For a second there, I thought I imagined that Nancy Pelosi said this – that there are “no more cuts to make” to federal spending.
But sure enough, there she was, the House minority leader, on CNN on Sept. 22, chatting with Candy Crowley about why President Obama shouldn’t negotiate about the debt ceiling.
And why is that exactly?
“Because the cupboard is bare. There’s no more cuts to make,” Pelosi said. “It’s really important that people understand that. We all want to reduce the deficit.”
Well. You’ll have to pardon me if I don’t completely believe the word of a person who, during her days as House speaker, was known for spending nearly $3,000 on fresh flowers for her office during a particular four-month span, and almost as much on bottled water.
But it’s not just her. It’s pretty much every member of Congress, submitting these kind of expenditures that just seem nickel-and-dime only because they’re too often viewed in comparison to our massive $16-plus-trillion debt.
I don’t know how it is with you, but at my house, $3,000 means something.
No more cuts to make? Really?
It may seem that way. The Wall Street Journal a while back set up a neat “Make Your Own Deficit-Reduction Plan” feature on its website that allowed visitors to take their own stabs at cutting the budget. This was when the whole “fiscal cliff” thing started looming.
The biggest, quickest fixes involved raising taxes – but who wants to do that? There were spending-cut options, too, but you’d look at the list – items such as reducing military pay or jacking up the retirement age – and think: I can’t cut that.
So what’s left? Eliminating waste. It’s one of the toughest things to do, kind of like cleaning the hard-to-reach nooks and crannies of your house.
But it can be done.
Just visit Dallas. There’s a warehouse there that costs the federal government $3.5 million a year to manage and lease. What does it contain? About 5,700 pieces of airport security equipment – worth $184 million – that the Transportation Security Administration doesn’t even use. And since a lot of that equipment has been sitting around for a while, tack on another $23 million in depreciation costs.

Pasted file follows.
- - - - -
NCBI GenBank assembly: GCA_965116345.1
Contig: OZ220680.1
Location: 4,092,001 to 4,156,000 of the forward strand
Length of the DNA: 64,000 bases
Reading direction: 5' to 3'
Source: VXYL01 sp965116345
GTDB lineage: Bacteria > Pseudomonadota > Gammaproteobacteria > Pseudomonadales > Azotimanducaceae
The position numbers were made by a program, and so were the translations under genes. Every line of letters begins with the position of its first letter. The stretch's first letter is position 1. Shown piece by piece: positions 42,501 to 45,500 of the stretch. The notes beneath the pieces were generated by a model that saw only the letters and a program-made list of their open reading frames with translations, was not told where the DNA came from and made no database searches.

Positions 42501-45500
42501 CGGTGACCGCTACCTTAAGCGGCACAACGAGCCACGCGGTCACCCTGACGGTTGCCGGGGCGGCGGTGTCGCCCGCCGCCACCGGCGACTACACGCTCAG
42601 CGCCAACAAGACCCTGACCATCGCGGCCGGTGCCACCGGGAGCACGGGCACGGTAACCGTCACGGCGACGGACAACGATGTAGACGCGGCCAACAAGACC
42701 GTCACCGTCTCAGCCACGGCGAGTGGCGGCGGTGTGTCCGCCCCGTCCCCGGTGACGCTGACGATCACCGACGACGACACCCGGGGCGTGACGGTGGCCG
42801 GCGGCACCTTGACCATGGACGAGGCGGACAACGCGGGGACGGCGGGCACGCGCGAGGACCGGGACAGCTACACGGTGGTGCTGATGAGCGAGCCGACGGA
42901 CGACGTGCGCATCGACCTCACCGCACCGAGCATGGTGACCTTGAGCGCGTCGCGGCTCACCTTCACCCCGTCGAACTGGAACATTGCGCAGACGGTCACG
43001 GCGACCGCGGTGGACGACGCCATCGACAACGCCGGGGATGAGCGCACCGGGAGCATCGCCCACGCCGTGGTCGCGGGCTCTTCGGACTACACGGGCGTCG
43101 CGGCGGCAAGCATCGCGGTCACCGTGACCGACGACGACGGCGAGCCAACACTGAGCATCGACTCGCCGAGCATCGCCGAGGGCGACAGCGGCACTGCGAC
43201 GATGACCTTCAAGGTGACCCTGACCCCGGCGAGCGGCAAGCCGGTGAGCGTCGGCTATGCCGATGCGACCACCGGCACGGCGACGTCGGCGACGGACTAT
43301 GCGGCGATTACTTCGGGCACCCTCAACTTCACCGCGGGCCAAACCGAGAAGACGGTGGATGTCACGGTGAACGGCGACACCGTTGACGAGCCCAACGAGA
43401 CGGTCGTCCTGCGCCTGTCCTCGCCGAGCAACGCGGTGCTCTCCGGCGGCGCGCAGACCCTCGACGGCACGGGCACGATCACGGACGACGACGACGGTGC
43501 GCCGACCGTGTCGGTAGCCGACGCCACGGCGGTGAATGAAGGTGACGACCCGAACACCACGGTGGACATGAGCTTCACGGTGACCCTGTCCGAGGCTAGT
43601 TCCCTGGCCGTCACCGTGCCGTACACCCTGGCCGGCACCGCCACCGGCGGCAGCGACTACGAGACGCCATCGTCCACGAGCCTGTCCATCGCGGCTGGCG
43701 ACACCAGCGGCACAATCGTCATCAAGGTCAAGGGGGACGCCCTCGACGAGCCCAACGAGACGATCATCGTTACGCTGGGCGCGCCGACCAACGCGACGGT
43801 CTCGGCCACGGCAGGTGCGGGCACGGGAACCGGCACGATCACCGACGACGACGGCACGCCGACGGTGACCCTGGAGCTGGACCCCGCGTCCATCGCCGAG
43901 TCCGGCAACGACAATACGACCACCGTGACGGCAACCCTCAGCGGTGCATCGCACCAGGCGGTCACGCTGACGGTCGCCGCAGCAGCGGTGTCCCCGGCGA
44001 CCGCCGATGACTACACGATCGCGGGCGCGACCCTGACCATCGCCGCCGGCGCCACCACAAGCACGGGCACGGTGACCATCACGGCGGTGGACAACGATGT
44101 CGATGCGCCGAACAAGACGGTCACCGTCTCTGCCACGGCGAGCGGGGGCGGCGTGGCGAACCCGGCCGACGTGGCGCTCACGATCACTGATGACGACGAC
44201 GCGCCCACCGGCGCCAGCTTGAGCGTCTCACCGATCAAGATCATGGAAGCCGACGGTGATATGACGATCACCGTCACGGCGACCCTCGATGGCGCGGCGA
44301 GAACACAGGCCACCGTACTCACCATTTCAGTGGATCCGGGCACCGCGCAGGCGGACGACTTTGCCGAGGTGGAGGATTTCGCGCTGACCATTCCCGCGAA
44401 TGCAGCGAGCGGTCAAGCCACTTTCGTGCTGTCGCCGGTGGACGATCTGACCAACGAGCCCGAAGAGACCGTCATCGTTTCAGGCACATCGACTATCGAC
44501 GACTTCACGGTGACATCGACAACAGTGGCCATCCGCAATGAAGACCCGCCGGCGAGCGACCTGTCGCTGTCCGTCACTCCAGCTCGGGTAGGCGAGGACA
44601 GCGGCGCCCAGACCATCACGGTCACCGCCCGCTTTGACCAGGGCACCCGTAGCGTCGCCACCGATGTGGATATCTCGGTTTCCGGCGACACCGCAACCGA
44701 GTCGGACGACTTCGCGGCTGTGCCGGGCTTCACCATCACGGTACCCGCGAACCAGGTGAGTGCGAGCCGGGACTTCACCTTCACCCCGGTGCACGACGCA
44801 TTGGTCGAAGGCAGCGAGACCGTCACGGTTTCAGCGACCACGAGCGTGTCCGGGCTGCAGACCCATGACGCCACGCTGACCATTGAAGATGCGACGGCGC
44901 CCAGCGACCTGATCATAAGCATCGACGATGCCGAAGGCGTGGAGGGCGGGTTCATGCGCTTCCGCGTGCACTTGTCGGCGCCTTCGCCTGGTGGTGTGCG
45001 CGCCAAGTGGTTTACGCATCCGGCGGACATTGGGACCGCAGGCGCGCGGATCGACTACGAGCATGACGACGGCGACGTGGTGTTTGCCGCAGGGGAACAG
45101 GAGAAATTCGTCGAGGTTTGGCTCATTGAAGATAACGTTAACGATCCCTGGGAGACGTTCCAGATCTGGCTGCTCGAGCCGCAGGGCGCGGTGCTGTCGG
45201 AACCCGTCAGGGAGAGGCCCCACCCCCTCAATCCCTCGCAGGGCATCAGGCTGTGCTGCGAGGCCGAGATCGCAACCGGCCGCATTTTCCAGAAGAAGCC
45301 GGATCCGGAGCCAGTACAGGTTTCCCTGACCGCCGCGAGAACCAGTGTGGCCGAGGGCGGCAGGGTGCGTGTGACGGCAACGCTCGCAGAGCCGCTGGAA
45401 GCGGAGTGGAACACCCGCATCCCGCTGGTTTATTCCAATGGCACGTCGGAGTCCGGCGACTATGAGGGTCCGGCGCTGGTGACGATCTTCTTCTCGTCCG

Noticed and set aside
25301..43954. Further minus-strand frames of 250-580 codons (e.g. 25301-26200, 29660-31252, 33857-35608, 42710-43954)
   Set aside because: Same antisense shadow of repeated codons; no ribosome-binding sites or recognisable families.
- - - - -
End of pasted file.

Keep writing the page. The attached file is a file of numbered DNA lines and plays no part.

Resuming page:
Just look in your wallet. Got any dollar bills in there? Turns out they cost a lot to make, and they wear out quickly. If America switched to $1 coins, it could save – according to one analysis – $13.8 billion over 30 years.
Just look at the fiscal-cliff compromise that President Obama quickly signed into law in January. It was packed with porkbarrel items – like a $59 million tax credit for farmers to encourage production of biofuel made from algae. Before you think repurposing green goo is the key to defeating Big Oil, you should know that just the cost of making the stuff, by one estimate, is between $240 and $332 per barrel. Sound cost-efficient to you?
Just look at Afghanistan. We’re scheduled to leave by the end of next year – and when we do, reported The Washington Post, we’re leaving behind more than $7 billion in military equipment that, as you read this, is being torn apart to be sold as scrap.
Just look at scientific research. I mean, not all of it. I have two kids at home itching to become scientists when they grow up, and I have enough friends and relatives in scientific fields to appreciate how their work immeasurably
improves our lives.
But golf? That’s one of the studies that $350,000 of your tax dollars funded – joint research by the National Science Foundation and Purdue University to determine (I am not making this up) that golfers who imagine that the hole is bigger raise their confidence and accuracy when putting.
Not exactly a cure for cancer, is it?
Here’s whom we need right now – Murray.
Remember that movie Dave? Kevin Kline played an ordinary guy pressed into service to impersonate the president. Fun movie. In one scene, he sneaks Murray, an accountant friend of his, into the White House, and overnight they trim $650 million from the federal budget to save a homeless shelter from being defunded.
Send a Murray – an army of Murrays – to Washington, D.C., to ferret out government waste. Supposedly we already have the Office of Management and Budget, and the Government Accountability Office, and something like 73 inspectors general spread across federal agencies whose job it is to pinpoint bloated expenditures.
How’s that working?
Apparently at the level of efficiency we’ve come to expect from our federal government.